SOUTH HOLLAND, IL – For SSC’s Professor Bruce Allardice, baseball is both a passion and a field of study. “Baseball has been called our national pastime,” says Allardice. “To me, the history of baseball and the history of the United States are intertwined.”
Professor Allardice has authored numerous articles on baseball history, and co-edited a book on the 1919 White Sox. His latest article “How the Black Sox Threw the 1920 Pennant” (SABR Baseball Research Journal, Spring 2016) focuses on the Black Sox scandal, the 1919 World Series where the favored White Sox accepted bribes to throw the series. This groundbreaking article proves that the Sox threw the 1920 pennant as well as the 1919 series.
“Up to now, scholars approached the scandal by looking only at the 1919 Series. This article shifts the historical paradigm, by showing that the 1919 scandal was part of a pattern of conduct that extended to 1920 as well.”
But Professor Allardice is more than a scholar. He gives presentations around the country on history, on political science, and baseball history – 65 presentations in the last 5 years – in such venues as the Society of American Baseball Research (SABR) national convention, the Illinois State Historical Society, and the South Holland Historical Society.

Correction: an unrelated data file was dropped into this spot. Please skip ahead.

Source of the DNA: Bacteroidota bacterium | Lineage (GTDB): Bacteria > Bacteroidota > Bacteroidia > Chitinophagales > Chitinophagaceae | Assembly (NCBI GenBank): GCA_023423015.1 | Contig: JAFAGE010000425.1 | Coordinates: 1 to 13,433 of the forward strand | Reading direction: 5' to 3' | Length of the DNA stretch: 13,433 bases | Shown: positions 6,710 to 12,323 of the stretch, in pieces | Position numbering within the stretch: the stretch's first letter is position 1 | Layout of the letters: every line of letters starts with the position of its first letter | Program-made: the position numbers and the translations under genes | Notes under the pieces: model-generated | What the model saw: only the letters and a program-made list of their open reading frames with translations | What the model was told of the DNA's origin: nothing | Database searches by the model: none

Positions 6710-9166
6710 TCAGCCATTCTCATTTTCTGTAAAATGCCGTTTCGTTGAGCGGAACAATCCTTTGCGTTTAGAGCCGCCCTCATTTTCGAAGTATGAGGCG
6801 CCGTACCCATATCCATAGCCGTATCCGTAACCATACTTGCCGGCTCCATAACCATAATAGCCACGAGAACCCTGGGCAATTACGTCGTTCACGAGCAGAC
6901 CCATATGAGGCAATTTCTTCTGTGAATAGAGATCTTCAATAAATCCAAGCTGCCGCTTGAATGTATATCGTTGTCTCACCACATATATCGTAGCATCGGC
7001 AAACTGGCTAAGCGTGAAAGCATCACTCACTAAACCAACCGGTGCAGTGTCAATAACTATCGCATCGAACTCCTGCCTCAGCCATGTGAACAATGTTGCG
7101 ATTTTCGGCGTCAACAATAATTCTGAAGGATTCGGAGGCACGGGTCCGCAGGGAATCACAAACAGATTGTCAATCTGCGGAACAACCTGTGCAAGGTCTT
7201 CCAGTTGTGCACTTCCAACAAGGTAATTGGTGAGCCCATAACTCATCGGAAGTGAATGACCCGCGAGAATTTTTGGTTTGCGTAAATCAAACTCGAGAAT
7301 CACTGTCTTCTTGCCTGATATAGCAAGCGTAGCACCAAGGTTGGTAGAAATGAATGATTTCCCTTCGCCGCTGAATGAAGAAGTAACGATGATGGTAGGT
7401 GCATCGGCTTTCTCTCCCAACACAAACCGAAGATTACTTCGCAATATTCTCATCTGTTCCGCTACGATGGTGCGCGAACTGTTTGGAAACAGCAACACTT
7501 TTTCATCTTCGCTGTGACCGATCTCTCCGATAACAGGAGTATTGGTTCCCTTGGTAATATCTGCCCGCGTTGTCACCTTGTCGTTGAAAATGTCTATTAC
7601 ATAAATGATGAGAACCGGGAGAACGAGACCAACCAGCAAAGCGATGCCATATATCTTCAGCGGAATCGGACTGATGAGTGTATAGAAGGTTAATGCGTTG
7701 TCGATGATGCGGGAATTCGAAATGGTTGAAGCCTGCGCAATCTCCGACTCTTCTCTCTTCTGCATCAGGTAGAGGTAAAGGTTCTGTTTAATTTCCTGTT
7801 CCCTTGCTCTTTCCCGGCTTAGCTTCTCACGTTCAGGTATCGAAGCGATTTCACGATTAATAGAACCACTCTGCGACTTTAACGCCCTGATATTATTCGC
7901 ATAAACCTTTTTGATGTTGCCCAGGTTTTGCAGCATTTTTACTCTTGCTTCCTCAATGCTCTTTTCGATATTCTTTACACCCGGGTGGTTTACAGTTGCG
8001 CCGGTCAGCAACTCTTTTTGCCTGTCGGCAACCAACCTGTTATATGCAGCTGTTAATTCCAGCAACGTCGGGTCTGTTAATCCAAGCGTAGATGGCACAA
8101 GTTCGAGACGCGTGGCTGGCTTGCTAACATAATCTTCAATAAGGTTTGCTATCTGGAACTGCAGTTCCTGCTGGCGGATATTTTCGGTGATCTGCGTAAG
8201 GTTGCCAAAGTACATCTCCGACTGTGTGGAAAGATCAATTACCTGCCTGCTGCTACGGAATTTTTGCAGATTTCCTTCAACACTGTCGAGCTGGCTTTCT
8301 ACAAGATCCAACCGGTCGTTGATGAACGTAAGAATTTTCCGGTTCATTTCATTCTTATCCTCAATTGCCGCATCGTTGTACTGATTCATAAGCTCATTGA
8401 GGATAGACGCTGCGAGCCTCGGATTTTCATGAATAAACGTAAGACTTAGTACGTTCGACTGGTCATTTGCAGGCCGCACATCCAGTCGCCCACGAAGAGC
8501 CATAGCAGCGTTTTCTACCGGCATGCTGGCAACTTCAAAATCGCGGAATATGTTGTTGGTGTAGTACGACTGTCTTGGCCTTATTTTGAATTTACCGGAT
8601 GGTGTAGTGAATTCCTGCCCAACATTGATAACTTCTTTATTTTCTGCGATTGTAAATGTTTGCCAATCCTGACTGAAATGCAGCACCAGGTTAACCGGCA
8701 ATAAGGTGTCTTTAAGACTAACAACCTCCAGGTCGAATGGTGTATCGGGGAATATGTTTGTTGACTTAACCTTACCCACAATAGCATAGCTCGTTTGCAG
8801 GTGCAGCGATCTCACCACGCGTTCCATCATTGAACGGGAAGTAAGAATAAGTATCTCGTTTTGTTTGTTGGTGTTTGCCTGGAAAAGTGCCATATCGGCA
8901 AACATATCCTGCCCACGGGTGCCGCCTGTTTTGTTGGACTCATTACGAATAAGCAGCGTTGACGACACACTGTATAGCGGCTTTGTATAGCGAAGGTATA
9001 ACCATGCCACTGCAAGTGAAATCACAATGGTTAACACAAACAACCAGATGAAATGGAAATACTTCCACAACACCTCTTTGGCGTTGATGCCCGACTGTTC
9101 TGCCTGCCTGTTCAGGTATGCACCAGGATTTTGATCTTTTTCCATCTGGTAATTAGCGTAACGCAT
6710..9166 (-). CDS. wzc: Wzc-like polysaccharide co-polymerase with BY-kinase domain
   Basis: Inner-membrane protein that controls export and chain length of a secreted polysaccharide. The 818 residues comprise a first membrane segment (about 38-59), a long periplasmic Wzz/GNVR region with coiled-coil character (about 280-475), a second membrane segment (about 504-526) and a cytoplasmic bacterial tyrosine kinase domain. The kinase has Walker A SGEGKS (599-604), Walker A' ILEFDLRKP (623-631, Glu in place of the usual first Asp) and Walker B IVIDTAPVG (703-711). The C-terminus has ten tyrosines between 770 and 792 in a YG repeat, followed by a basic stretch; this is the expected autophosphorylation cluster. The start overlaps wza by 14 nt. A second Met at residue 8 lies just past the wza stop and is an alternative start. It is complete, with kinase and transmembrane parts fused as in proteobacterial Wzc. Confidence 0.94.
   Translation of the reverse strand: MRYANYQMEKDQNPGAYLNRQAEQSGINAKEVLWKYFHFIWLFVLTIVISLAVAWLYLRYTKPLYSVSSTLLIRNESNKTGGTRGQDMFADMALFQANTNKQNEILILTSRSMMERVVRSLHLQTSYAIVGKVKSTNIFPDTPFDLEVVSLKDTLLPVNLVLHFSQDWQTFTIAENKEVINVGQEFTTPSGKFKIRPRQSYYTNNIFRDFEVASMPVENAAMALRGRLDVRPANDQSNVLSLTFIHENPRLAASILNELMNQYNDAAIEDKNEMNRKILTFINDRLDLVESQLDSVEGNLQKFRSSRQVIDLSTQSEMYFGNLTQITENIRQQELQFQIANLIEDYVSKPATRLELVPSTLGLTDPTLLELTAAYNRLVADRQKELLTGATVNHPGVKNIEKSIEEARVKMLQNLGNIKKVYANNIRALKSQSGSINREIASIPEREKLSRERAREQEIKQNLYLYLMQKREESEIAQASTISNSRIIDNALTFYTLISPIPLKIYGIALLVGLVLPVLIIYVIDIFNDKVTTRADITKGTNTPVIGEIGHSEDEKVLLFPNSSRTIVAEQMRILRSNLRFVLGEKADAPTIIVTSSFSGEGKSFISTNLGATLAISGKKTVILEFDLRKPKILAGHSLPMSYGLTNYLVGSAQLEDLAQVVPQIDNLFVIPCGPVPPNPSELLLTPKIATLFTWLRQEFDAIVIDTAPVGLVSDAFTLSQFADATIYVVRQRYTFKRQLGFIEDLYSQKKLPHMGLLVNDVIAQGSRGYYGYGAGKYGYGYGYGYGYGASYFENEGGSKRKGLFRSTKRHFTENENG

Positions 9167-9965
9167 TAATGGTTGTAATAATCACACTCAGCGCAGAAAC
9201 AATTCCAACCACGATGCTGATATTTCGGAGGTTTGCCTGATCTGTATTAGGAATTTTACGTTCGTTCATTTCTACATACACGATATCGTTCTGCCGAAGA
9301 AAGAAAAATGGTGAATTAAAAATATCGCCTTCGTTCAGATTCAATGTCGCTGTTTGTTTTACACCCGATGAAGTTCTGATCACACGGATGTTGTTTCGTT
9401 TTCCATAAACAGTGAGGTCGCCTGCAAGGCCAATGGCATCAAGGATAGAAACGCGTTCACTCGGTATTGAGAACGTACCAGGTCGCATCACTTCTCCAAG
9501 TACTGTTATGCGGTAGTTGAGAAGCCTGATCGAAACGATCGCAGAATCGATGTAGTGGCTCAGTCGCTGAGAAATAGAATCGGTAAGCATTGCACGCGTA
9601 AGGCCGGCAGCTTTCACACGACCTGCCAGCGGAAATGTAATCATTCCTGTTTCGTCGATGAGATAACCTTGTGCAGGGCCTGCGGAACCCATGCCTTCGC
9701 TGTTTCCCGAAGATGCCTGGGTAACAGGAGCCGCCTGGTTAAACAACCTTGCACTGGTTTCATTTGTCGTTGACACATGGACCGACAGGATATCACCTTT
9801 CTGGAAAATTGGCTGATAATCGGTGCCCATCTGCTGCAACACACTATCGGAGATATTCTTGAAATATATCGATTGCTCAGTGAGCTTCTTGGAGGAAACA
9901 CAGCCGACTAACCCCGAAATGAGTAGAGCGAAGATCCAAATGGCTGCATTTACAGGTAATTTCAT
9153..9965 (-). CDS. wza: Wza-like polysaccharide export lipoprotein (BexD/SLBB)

Allardice confesses “I like giving presentations. I feel that by getting out of the classroom, I can bring history alive to the public at large. History is too interesting to be confined to the classroom.”
Bruce S. Allardice is a Professor at South Suburban College.
For the last decade he’s taught European and American History, as well as Political Science. His article on “The Spread of Baseball in the South Prior to 1870,” published in the Fall 2012 edition of Base Ball, received SABR’s McFarland Award in 2013. He works with John Thorne, Major League Baseball historian, in researching the early (pre-professional) history of baseball.
A full list of Professor Allardice’s publications and presentations can be found on his website, www.civilwarbruce.com. His research on more than 3,000 early baseball teams can be found at www.protoball.org.